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Bee-ware for the Humble Honeybee

The Laker - September 13, 2017





ByBarbara Neville Wilson

It’s an unusually cool, late summer morning when I visit Wonalancet Honey Bee Company in Ossipee, and Athena Contus is worried for her bees. The current temperature hovers just above 60 degrees Fahrenheit, and honey bees start “clustering”—or huddling up for warmth—at 57 degrees. If her bees cluster now, it will cut into important foraging time. The next four weeks of pollen collection is crucial to building the inventory of honey that will sustain the colony in the winter ahead.

A petite woman with a warm voice and serious face, Athena is one of those rare people who positively loves what she does, but raising honey bees, educating about honey bees and being a purveyor of all things honey bee does not come without its worries. You see, the honey bee is a sensitive creature in a less-than-sensitive world.

Perhaps you’ve heard that honey bees aren’t doing well these days. News outlets report shockingly high statistics for honey bee mortality across the nation, and it’s no different in New Hampshire. The 2016-17 Hive Loss Survey by the NH Bee Keepers Association reports that 65 percent of the state’s hives did not survive the winter. Athena, however, has been able to buck the trend, reporting no losses from 2012 to 2016, and the loss of just one hive this year. “And that’s only because of robbing from a southern hive,” she says.

Athena attributes much of New Hampshire’s hive loss to the importation of southern hives, communities of bees brought up from warmer regions and expected to quickly adapt to a very different climate and growing season. Although no honey bee is native to the United States—they were brought over by European settlers—bees that originated in northern climates and have lived in the north for generations are better acclimated to New Hampshire’s short growing seasons and cold temperatures.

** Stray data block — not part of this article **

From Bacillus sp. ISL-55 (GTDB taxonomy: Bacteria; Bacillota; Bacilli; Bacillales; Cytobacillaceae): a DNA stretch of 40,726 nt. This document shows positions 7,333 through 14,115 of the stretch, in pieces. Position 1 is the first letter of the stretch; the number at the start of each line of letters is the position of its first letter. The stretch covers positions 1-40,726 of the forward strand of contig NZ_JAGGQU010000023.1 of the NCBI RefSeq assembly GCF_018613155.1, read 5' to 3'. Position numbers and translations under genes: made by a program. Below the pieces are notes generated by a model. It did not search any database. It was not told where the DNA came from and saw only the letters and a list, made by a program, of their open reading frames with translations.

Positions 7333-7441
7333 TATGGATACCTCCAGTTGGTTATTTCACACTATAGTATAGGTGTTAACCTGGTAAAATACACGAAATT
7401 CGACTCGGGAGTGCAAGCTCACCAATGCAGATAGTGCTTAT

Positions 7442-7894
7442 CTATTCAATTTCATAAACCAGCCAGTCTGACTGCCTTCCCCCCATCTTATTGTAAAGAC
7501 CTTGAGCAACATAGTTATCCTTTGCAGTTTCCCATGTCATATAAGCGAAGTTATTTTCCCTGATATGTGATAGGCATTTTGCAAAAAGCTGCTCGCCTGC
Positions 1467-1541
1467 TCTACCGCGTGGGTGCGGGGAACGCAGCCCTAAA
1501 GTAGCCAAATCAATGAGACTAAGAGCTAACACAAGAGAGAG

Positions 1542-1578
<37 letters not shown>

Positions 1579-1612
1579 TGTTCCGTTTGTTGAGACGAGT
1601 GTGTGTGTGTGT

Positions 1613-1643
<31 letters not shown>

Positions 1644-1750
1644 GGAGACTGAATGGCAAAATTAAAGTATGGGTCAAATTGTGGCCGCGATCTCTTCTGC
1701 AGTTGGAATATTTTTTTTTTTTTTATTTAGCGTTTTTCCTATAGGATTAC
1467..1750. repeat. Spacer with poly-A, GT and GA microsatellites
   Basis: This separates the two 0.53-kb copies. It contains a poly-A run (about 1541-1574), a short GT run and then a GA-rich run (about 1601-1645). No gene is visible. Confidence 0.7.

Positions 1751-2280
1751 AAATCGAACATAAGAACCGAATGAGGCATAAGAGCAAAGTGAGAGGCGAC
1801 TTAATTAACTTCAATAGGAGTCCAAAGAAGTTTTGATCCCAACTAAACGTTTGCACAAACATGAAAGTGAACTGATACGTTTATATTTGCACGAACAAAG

Athena takes me to a hive and points out the pollen-laden bees entering the hive at the bottom. The bees are busily gathering, making honey and storing it in honeycomb for the long seven months when they will cluster, eating the honey they made in summer.

Southern bees, on the other hand, don’t have the instincts to store honey for the winter ahead. Instead, Athena says, “they eat like there are a million tomorrows,” expecting they can leave the hive and gather pollen at whim. And that’s exactly what happened this past winter.

Athena takes full responsibility. She mistakenly assumed that bees named “Minnesota Hygienic Bees” were bred to withstand freezing winter, so Athena introduced a hive into her holdings. She discovered too late that the bees were bred in Minnesota, but their original stock descended from Italian – i.e., southern bees. The newcomers happily clustered in their hive last fall, eating honey at their customary prodigious rate and when they were hungry and an unusually warm March day signaled “spring” to them, they broke cluster and went marauding through the neighborhood.

Following the pheromone trail, they discovered a neighboring hive of truly northern bred bees who had eaten into their honey stock more moderately, snuck in and stole 35 pounds of honey from that hive, leaving the clustering resident bees to starve.

It’s a sad story, and Athena is obviously grieved in the telling. As we talk, she repeatedly advocates for the humane treatment of bees. She has been studying the honey bee for nine years and proclaims them “remarkable.” She ticks off admirable characteristics: Adult honey bees navigate by the polarized light of the sun. They work in harmony, altruistically, for the good of the community. They help one another. They make plans and know how to execute them. “If you understand honey bee biology, you’re absolutely in love,” she says.

You may be tempted to wave away Athena’s concern about the bees, saying to yourself that some people are “dog” people, and some are “bee” people, and it’s just a preference. But actually, all of us should be concerned about the health of our bees. As Jack Kittredge writes in “The Role of Pollinators,” “Scientists estimate that between 75% and 95% of all flowering plants—more than 1,200 crops and 180,000 species—need at least some help from [pollinators.] Another way to put it is that every third bite of food you take only exists because of pollinators.” (The Natural Farmer, Summer 2017)